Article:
As one will understand, modern television standard employ interlaced scanning techniques. Interlace scanning is achieved by making the horizontal (line scanning) rate an odd multiple of one half the vertical (field scanning) rate. In the United States standards the horizontal rate is 15,750 lines per second. In other words at 30 frames per second the scanning pattern has 525 lines per frame and 262.5 lines per field. In color transmission, the horizontal rate is 15,734.264 lines per second and the frame rate is 29.97 per second. An equivalent statement is that interlacing is achieved when the number of lines per frame is an odd number, thus requiring each field to have an even number of lines plus one half line. Essentially, the typical NTSC system employs two fields in one frame to accomplish a complete television picture scan. Throughout the word there are several different scanning standards in use but all have in common interlaced scanning. In Europe one employs 625/50 standard as for PAL which uses 625 lines per television picture with each picture formed by two interlaced fields at a repetition rate of 50 Hz. The NTSC system, as described above, uses 525/60 standard.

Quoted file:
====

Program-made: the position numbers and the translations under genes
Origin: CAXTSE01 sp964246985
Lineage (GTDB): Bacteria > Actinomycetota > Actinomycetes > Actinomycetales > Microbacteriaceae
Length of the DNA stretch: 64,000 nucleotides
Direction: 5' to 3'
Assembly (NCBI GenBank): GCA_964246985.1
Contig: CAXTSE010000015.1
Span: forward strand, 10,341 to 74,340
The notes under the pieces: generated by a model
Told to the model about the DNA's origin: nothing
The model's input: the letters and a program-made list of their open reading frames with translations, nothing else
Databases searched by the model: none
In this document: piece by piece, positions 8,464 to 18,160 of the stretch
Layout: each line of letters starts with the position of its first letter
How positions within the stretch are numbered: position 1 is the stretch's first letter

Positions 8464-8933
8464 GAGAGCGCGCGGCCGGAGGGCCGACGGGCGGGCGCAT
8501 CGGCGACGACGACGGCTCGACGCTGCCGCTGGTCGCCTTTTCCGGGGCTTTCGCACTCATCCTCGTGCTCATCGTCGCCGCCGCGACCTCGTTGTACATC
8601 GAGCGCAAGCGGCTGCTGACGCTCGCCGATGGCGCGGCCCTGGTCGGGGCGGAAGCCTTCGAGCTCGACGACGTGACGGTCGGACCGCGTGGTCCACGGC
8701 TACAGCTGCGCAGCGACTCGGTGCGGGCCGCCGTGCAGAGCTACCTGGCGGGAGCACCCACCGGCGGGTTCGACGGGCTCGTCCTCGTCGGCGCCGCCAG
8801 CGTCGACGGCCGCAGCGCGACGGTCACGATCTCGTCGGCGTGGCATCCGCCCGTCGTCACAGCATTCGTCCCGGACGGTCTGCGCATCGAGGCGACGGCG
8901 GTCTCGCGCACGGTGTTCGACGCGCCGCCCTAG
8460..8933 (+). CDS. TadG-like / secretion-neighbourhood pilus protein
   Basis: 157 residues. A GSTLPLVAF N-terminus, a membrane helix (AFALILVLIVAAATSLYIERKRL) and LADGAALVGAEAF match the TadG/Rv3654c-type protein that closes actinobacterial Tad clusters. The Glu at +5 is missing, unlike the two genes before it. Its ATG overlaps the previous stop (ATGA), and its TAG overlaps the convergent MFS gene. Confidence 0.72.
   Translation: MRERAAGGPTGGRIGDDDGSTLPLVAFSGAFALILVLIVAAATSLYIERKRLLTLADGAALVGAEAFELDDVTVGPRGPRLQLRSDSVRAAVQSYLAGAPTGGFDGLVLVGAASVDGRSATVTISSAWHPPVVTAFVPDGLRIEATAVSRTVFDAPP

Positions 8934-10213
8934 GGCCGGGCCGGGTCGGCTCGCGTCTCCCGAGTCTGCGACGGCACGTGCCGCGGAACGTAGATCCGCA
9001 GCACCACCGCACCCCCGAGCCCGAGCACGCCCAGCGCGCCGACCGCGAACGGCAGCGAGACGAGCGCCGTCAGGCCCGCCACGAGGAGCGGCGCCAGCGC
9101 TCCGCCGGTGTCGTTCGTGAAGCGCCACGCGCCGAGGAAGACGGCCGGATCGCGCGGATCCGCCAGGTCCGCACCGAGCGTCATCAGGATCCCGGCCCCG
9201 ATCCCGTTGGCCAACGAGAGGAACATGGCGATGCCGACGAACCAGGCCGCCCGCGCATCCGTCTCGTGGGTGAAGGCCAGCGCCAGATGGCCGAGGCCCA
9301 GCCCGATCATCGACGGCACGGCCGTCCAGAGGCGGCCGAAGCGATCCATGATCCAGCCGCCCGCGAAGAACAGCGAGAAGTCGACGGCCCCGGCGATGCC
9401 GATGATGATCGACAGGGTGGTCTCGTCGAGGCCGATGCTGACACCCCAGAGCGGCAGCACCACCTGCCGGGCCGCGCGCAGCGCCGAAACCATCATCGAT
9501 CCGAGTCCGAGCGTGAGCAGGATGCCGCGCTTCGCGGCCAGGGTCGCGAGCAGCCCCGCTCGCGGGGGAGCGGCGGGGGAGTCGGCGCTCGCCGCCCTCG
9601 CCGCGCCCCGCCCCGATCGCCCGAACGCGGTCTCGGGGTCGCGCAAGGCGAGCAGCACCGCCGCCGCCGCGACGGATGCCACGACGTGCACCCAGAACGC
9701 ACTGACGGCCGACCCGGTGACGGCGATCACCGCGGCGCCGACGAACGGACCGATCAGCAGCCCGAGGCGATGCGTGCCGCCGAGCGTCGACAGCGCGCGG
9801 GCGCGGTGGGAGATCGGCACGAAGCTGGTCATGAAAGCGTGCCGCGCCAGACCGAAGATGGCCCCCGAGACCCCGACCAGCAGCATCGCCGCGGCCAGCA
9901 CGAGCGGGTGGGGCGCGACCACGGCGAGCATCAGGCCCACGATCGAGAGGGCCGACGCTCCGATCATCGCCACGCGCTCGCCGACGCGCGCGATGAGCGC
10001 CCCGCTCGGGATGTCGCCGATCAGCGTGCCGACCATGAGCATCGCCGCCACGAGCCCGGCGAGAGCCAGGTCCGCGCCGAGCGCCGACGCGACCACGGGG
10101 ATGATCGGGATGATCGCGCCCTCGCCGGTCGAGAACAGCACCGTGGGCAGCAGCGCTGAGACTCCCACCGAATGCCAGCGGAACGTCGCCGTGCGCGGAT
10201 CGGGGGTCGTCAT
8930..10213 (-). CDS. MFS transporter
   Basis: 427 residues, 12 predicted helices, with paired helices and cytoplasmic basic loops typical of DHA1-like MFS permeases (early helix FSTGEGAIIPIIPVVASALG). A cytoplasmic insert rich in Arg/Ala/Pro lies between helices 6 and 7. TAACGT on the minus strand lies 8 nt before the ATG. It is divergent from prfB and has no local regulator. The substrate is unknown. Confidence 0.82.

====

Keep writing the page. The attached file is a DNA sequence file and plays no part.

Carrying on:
As one can understand, with the advent of digital television receivers, one implements many of the processing techniques by means of digital circuits. Digital circuits, as one will ascertain, are easier to implement and provide more reliable operation than typical analog circuits. Accordingly, digital circuits can be easily employed and fabricated by use of integrated circuits. The use of the integrated circuit enables many of the modular components of a digital television receiver to be implemented.
As indicated above, in order to properly operate a television receiver one must recover the vertical synchronizing signal and further one must obtain identification signals for the first and second fields in a television frame. These signals of course are important to the digital television receiver operation.